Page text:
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Applied Mechanics Colloquia

From Fundamental to Applied Battery Research: Several Examples at PNNL

Dr. Xiaolin Li, Senior Scientist and Team Lead for Battery Development and Reliability Group, Pacific Northwest National Laboratory

Wednesday, Oct 23, 2019
4:00 pm to 5:00 pm | Pierce Hall, 209

As electrification becomes the megatrend of the world’s energy economy, better batteries are greatly needed to make electrical grid more reliable, to drive electric cars farther, and to power the next game-changing device more efficiently. My group at Pacific Northwest National Laboratory studies chemistries, materials, performance, and design of batteries to understand how to create batteries for something as large as the electric grid to as small as a garage opener. In this seminar, I will present several examples to show how we learn from fundamental understanding of the ion transfer and fading mechanism of Li/Na-ion batteries and use them for applied research to develop high performance batteries towards practical applications.

In one example, we investigated the correlation of Si porous structure with particle pulverization/swelling and electrochemical performance and leverage that in the design of porous Si-graphite composite anodes and hierarchical CNT @ Si microspheres that deliver high performance at nearly practical conditions. Porous Si materials with appropriate porosity, have limited particle volume expansion of ~30% at full lithiation and mitigated pulverization. The composite electrode of porous Si and graphite (~3 mAh/cm2 loading) with a specific capacity of ~650 mAh/g demonstrated ~82% capacity retention over 450 cycles. The full-cell of Li(Ni1/3Mn1/3Co1/3)O2 and the pre-lithiated anode showed ~84% capacity retention over 300 cycles. The hierarchical structured CNT @ Si @ C microspheres not only have good porous structure to accommodate the volume expansion and achieve ~40% apparent particle swell at full lithiation, but also demonstrate good mechanical integrity with the structure sustained up to ~200 MPa pressure. The anodes deliver 85% capacity retention over 200 cycles at the areal loading of ~3 mAh/cm2.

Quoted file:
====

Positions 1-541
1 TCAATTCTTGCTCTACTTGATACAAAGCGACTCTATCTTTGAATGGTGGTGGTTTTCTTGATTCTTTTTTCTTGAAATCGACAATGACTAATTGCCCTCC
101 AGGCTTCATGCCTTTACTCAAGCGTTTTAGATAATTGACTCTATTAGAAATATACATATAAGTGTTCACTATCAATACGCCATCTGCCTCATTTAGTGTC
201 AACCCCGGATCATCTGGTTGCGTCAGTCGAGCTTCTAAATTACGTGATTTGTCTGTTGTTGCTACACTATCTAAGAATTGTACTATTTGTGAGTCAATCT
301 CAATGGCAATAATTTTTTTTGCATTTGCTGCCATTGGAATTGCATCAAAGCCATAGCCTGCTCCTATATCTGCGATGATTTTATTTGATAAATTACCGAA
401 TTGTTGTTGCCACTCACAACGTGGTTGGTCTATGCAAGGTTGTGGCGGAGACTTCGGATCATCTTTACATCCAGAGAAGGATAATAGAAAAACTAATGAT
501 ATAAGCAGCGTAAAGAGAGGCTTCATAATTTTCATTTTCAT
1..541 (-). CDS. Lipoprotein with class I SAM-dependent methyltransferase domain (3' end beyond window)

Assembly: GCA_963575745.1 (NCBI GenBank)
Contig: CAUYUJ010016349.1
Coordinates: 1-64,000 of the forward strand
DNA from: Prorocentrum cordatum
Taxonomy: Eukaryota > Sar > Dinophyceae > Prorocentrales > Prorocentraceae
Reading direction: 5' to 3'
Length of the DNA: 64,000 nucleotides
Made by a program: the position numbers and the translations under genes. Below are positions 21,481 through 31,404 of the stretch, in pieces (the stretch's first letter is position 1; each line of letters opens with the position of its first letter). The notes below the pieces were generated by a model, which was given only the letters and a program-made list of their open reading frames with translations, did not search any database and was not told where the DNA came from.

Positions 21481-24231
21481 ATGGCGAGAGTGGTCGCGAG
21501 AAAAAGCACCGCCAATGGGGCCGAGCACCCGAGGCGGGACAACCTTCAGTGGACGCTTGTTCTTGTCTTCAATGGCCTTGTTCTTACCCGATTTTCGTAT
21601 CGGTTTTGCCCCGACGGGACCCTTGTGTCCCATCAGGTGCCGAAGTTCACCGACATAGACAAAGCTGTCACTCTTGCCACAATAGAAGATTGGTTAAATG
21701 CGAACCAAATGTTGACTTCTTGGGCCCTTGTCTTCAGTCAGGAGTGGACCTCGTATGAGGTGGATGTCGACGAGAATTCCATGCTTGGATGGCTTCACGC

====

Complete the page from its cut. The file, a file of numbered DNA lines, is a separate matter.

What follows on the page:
In another example, we inspired by the critical role of the electrode-electrolyte interphase in controlling the Li and Na-ion transfer and developed advanced electrolyte systems that can enable hard carbon of high initial Coulombic efficiency and good Na-ion intercalation kinetics and cathode material with high specific capacity of ~190 mAh/g and long cycling stability. The NaNi0.68Mn0.22Co0.1O2-hard carbon coin full cells with cathode loading > 2mAh/cm2 demonstrated 91% capacity retention after 200 cycles. Single layer pouch cell of >50 mAh capacity was fabricated. The capacity retention over 50 cycles is >95%.

Speaker Bio

Dr. Xiaolin Li is a senior scientist and currently team lead for Battery Development and Reliability group at Pacific Northwest National Laboratory. He received his Ph.D. in 2005 from the Department of Chemistry, Tsinghua University (Ph.D advisor, Prof. Yadong Li) and conducted his postdoctoral research in Prof. Hongjie Dai’s group at Stanford University. He has extensive experience with carbon nanotubes, graphene, and is an expert in designing nanostructured functional materials for various applications. His current research interest is on battery materials and renewable energy. Dr. Li has published many papers in top research journals including Science, Nature Nanotechnology, Nature Communications, Energy Environmental Science and the Journal of the American Chemical Society. His work has resulted in more than 28,000 citations over the years. In 2018, Dr. Xiaolin Li was selected as “the top 1% highly cited researchers”. He is organizer for Nature conference of Materials Electrochemistry: Fundamentals and Applications. He is a guest editor of Nano Research, Advanced Energy Materials, and an editorial advisory board member of ACS Energy Letters, and the journal Advanced Composites and Hybrid Materials.


Xin Li


Nick Grall